Comparing Iteration 1 to a train wreck is certainly a hyperbolic metaphor, but an apt one at that. The entire iteration, not even the majority or plurality of which was spent on writing scan, took far longer than either of us had expected.
One of our most time-consuming problems was that of formatting. In our infinite wisdom, we decided to maintain the oft-inconsistent style used in the files given, i.e. the style that uses a maddening excess of whitespace. This represents roughly 70% of our work. In retrospect conforming to a style that neither of us liked that didn't even conform to itself wasn't the best of coding choices. It didn't help that my text editor--Xcode, for those so curious--formats tabs as tab characters instead of four spaces, and that led to some bizarre layouts when viewed from the Linux machines.
Other than that, our problems stemmed from some strange compiling inconsistencies between my Mac's g++ and that of the Linux machines. Apparently, even though a lot of the C++ regex tutorials online say that '<' and '>' characters are special characters that need to be escaped in regex strings, the Linux machines throw a fit in the corner when you do that.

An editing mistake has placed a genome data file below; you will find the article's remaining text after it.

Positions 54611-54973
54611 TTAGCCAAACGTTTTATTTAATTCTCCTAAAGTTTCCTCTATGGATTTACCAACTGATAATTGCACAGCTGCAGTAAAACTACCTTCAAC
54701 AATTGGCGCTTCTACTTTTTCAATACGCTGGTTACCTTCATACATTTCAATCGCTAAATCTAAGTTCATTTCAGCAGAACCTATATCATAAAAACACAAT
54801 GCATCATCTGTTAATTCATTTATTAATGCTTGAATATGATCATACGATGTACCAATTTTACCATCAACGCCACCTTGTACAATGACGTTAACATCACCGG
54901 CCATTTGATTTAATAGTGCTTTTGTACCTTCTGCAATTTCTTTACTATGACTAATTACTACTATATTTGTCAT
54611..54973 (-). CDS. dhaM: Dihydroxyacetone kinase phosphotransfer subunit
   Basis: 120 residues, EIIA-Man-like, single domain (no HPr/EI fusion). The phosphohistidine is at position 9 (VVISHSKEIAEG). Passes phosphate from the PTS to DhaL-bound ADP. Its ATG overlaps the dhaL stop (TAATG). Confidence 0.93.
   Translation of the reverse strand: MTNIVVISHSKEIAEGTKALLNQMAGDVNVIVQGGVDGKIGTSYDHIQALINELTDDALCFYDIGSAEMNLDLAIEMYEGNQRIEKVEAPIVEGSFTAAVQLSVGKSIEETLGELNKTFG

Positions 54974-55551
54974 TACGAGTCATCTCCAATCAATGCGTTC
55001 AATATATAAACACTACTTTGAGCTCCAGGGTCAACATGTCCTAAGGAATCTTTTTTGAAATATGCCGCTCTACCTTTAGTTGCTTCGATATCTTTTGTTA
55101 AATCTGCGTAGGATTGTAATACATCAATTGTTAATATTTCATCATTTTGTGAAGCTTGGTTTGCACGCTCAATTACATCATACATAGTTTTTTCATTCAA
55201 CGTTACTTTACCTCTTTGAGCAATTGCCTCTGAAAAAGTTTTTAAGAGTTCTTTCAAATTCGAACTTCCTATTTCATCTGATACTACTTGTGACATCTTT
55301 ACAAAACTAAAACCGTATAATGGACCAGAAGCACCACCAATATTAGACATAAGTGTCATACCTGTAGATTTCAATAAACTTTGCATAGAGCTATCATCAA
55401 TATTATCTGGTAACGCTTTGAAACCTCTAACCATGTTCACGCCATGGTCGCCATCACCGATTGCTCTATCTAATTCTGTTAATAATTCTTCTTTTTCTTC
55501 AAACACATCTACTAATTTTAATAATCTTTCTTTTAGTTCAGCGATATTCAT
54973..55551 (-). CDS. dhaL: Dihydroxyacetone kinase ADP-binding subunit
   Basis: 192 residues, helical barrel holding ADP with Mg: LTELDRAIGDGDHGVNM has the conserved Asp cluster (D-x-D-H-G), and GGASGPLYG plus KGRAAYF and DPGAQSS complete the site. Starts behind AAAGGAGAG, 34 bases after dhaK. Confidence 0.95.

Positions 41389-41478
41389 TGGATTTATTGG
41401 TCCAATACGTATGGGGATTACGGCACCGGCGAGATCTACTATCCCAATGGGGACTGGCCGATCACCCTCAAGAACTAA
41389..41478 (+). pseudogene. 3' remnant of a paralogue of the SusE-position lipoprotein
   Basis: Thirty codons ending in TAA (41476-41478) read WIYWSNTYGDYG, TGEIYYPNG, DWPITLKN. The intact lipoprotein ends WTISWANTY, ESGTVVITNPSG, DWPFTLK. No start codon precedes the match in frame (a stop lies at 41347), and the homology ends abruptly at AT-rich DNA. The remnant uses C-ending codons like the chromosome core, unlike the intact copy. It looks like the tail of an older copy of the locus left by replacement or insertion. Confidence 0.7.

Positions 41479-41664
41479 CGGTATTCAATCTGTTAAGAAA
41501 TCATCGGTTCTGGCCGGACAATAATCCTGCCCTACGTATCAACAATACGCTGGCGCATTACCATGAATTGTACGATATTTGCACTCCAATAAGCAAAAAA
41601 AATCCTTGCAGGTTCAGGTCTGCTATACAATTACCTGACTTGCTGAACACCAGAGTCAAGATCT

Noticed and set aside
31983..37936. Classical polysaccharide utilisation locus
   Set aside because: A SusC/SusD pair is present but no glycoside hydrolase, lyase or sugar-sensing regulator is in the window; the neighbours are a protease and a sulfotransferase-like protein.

The rest of our working time was spent on developing actual content, test cases and functional coding. Of that, the functional coding--that being scan and all of its dependencies--took roughly an hour. My background in Java was probably more of a hindrance than a help when programming for objects in C++ with its slew of pointers masquerading as objects and vice versa, things about which we had no clue. Once we crawled across that bridge, it was easy travelling to receive nearly full functionality. Due to some of the aforementioned trials and tribulations, we found ourselves beginning again from a nearly blank cpp file. Refilling that was less of a headache than even just spacing out the parenthesization in our method declarations.
Working in pairs was never much of a hindrance, aside from the few moments of arcane warnings in the case of updating conflicts, and since my partner and I are roommates, we can keep close tabs on each others' work. We've coded together before, and our coding styles never clash, unlike one unfortunate stint at work where my partner apparently didn't believe in test cases.
As above, our first measure for Iteration 2 is tossing the spacing format that both of us hated implementing. That little David of a requirement sure slung a rock hard into our gargantuan code. Don't choose a style that you loathe, or the style won't be the only thing about your code of which you'll want to punch an anthropomorphic personification. We're also going to have to abandon my Mac's compiler, so as to not find out about errors only after three hours of coding.
Subversion was surprising success. All of the hassle from previous--and current--CSci courses disappeared in a puff of a few shell commands. Although, working in the same room led to few file conflicts, so that may have eased some of the hassle that Subversion would have brought.
I am--and hopefully my partner is--looking forward to leaving Iteration 1 behind and applying this reflection to the next iteration.